• Digital Audio Playing Nice: AES67

  • By: Stephen Hill, CTS-D, CTS-I, Technical Solutions Engineer

    For years the professional AV industry has been plagued by a seemingly unsolvable problem: Numerous digital audio* standards (or specs) that don’t communicate with each other. Designing and specifying a new audio system utilizing digital transport has become a game of roulette in which the customer (and at times the integrator) doesn’t seem to win. For example, an audio console (utilizing DANTE as an output format) might connect to a QSYS DSP (which utilizes QLAN) for processing of audio being fed to amplifiers for a house audio system. At the same time, the audio console must also send information to a broadcast truck outside of the facility (which is built around the RAVENNA platform). In this singular example, we encountered three different audio communication platforms. Historically, this would lead down a path of additional expense due to the need of multiple format converters to make this system function properly. Additionally, it created an issue for the customer in the event of peripheral or major equipment replacements. Products or even technologies could be discontinued or completely abandoned (maybe not completely abandoned, but close enough).

    The Audio Engineering Society (AES) saw this issue and developed the technical standard we now refer to as AES67. The AES67 standard ensures long-term interoperability standards among a number of previously competing manufacturers and platforms. To date, AES67 has seen widespread adoption by a number of manufacturers and has also been included as part of a new standard from SMPTE for professional video over IP. Simply put, AES67 is the digital audio super highway, and IP platforms such as DANTE, RAVENNA, LIVEWIRE, and QLAN provide the on-ramps.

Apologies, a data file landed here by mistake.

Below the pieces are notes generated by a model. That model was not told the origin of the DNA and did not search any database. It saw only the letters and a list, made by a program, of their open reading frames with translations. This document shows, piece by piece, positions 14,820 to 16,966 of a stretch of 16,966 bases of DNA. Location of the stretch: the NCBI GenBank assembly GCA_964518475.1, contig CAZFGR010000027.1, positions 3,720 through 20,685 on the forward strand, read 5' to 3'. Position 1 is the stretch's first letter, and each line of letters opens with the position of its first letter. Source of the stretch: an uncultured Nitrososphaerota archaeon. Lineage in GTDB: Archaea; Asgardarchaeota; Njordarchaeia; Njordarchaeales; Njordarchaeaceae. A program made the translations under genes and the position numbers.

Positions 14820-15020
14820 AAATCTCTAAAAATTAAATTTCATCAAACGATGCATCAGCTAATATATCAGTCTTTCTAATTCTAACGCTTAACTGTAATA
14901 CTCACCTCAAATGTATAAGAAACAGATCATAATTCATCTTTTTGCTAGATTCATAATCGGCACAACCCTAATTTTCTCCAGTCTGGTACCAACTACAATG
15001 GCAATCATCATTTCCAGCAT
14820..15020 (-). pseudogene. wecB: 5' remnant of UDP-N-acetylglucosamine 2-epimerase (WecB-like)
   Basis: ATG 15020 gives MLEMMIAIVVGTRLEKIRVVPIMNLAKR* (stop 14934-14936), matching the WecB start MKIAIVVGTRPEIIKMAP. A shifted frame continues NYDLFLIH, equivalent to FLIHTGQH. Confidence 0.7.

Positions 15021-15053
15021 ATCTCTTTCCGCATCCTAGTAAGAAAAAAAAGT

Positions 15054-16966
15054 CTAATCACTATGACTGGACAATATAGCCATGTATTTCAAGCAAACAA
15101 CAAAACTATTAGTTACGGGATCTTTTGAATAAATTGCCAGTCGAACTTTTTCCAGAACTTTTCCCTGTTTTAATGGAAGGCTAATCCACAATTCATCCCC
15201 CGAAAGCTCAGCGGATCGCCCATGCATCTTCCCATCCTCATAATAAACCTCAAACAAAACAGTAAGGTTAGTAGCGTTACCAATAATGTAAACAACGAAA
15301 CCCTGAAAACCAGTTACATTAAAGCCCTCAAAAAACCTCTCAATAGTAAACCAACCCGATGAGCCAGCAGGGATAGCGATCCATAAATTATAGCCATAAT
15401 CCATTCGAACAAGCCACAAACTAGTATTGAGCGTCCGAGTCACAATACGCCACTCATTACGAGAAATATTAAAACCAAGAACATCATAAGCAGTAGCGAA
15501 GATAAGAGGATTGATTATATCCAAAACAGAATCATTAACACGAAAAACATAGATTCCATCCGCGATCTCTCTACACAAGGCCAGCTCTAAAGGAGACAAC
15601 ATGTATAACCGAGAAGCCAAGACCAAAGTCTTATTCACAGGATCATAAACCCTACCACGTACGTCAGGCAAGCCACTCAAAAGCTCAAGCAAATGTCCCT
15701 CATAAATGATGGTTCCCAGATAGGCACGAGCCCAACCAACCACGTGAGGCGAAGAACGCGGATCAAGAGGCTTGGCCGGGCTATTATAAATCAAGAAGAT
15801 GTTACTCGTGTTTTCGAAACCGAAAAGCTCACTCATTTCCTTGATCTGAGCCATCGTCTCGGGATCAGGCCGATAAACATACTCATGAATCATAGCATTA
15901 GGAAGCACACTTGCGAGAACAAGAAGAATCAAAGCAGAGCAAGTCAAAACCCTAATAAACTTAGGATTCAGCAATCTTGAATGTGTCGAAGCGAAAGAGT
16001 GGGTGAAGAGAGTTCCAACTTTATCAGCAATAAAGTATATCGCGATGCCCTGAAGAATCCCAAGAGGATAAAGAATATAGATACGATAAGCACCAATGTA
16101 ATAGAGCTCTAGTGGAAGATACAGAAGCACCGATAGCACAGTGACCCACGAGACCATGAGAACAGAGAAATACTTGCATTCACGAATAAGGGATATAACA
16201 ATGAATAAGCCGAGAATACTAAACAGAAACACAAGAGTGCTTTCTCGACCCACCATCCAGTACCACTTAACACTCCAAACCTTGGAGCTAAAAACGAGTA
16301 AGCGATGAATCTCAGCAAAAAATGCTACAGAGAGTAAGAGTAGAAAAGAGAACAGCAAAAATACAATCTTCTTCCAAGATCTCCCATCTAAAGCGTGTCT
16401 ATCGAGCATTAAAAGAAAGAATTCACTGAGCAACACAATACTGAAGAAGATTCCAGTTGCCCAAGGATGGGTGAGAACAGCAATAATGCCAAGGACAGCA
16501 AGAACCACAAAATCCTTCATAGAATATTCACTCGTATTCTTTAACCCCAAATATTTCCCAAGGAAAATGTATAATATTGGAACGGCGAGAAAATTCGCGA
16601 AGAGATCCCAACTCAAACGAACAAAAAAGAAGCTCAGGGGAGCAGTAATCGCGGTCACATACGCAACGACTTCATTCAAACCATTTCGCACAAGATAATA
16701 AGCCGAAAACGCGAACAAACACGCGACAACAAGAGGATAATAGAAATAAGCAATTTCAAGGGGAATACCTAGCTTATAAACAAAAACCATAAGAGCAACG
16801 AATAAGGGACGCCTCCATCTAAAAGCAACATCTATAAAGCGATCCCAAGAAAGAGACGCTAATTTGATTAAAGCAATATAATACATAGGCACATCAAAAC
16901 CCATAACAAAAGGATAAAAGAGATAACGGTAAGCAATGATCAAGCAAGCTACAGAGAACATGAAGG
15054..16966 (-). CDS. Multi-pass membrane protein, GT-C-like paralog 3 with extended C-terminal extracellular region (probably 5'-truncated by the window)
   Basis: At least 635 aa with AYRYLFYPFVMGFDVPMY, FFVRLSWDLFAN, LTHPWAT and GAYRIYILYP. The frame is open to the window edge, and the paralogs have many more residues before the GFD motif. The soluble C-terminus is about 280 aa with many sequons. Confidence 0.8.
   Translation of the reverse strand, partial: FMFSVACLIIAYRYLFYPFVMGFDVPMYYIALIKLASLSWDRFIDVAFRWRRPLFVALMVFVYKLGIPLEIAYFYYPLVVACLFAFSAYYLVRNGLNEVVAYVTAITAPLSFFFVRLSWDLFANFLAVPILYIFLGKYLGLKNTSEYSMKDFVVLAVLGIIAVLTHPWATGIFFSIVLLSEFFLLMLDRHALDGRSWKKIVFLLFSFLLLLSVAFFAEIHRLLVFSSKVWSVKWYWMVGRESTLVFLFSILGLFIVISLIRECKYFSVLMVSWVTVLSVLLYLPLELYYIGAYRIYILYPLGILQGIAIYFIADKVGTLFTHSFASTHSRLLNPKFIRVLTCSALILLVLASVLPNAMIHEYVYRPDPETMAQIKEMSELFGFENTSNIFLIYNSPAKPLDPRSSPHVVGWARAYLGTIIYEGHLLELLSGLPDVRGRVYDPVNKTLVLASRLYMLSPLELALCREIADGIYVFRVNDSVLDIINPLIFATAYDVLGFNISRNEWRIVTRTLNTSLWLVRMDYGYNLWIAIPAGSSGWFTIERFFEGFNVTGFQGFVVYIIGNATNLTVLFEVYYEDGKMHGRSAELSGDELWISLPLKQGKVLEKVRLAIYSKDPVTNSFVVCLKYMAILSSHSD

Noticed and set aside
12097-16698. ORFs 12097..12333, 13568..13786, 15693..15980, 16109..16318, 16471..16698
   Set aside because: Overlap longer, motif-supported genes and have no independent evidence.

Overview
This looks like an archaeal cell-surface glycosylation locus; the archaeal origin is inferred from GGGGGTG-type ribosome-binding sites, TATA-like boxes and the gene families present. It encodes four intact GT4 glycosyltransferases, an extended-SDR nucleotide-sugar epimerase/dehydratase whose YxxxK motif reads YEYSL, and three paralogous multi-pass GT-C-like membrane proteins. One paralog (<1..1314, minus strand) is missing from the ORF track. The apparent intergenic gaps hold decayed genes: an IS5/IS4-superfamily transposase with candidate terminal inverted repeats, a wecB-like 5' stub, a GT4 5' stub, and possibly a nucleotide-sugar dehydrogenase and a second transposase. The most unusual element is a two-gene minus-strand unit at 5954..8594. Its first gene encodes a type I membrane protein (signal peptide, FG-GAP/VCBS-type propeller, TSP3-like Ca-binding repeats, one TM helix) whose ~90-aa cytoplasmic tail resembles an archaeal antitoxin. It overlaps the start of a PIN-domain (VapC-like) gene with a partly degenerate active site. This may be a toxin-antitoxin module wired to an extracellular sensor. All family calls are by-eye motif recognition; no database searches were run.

Because of AES67 interoperability, our initial example is no longer plagued by the use of three different communication platforms. Now, we have a singular standard by which various manufacturers can adhere. This reduces infrastructure cost, increases long-term system reliability, and puts us all in a position to move boldly forward, knowing our choice of technology won’t soon be abandoned.

    *For the purpose of this post, digital audio is used to describe audio over IP or audio over ethernet

    Stephen Hill, CTS-D, CTS-I, Technical Solutions Engineer
    Stephen has over 16 years of design and installation experience in the AV, broadcast and educational technology fields, along with certifications including CTS-D, DMC-E-4K, and ECP.